This complete introduction to plasma physics and controlled fusion by one of the pioneering scientists in this expanding field offers both a simple and intuitive discussion of the basic concepts of this subject and an insight into the challenging problems of current research. In a wholly lucid manner the work covers single-particle motions, fluid equations for plasmas, wave motions, diffusion and resistivity, Landau damping, plasma instabilities and nonlinear problems. For students, this outstanding text offers a painless introduction to this important field; for teachers, a large collection of problems; and for researchers, a concise review of the fundamentals as well as original treatments of a number of topics never before explained so clearly. This revised edition contains new material on kinetic effects, including Bernstein waves and the plasma dispersion function, and on nonlinear wave equations and solitons.
Prof. Chen is a plasma physicist with a career extending over 48 years and encompassing both experiment and theory. He has devoted about a decade each to the subfields of magnetic fusion, laser fusion, plasma diagnostics, basic plasma physics, and low-temperature plasma physics. Most plasma students are familiar with his textbook Introduction to Plasma Physics and Controlled Fusion. His current interest is in plasma processing of semiconductor circuits, especially the radiofrequency sources used to make computer chips, and in the physical processes that permit etching millions of transistors on a single chip. To learn more about this, please visit the site for UCLA's Low Temperature Plasma Technology Laboratory (LTPTL): http://www.ee.ucla.edu/~ltptl/. Though formally retired from teaching, Prof. Chen still maintains an active research group with graduate students and postdocs.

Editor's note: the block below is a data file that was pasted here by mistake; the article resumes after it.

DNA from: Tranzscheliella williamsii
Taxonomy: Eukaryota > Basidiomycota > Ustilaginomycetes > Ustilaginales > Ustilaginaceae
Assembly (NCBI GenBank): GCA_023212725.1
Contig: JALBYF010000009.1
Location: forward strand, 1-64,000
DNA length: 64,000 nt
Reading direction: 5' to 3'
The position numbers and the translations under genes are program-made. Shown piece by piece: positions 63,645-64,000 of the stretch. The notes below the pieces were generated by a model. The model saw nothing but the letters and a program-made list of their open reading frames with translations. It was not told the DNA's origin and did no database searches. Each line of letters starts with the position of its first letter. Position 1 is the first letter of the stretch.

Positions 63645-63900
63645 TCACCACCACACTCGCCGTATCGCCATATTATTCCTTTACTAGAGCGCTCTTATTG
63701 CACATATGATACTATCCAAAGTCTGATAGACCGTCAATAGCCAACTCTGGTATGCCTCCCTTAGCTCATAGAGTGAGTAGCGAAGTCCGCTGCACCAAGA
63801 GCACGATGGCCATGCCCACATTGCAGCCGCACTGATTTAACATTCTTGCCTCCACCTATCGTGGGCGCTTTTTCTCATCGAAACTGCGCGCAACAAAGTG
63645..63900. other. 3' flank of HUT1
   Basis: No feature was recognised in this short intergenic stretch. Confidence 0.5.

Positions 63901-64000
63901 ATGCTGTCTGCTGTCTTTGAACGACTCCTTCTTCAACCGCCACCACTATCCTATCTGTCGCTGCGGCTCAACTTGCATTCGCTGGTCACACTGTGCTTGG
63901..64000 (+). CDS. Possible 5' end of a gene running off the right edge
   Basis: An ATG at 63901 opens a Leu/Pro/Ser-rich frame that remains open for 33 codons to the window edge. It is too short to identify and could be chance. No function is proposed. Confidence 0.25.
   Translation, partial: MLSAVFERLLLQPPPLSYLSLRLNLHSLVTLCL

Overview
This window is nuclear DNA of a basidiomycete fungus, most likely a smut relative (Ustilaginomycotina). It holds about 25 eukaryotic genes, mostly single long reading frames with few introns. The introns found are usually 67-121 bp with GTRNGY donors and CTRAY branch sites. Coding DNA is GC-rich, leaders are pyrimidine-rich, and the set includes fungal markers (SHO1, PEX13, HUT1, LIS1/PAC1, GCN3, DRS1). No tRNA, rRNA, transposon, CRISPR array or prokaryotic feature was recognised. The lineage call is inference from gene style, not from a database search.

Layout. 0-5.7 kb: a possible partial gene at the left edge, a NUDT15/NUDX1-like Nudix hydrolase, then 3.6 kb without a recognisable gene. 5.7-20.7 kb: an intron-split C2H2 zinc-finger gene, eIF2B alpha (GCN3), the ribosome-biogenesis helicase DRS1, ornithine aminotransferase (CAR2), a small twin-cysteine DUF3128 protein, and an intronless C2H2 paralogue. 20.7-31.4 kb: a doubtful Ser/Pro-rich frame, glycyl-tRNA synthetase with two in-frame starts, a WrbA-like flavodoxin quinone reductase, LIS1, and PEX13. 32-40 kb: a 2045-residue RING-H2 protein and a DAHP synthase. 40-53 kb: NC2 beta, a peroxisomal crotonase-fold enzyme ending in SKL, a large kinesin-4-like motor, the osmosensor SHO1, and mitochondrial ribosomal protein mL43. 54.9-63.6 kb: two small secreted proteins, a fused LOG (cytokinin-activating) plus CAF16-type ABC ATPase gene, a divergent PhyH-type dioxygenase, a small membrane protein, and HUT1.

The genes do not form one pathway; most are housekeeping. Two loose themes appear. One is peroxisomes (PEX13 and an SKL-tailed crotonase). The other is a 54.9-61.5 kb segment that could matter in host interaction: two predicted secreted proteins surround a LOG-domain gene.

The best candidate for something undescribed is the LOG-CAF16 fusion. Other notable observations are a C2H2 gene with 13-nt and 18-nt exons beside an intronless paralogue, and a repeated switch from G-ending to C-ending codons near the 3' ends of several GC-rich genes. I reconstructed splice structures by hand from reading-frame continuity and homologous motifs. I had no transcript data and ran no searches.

Excellent overview of plasma physics theory. Covers all the bases. From plasma applications to non-linear effects in plasmas. Read morePublished on March 29 2001 by "vgolubic"
I didn't like Chen's style of writing. It could never keep my interest long enough for me to learn anything useful. I always started to get real sleepy every time I picked it up. Read morePublished on March 21 2001 by John Liptac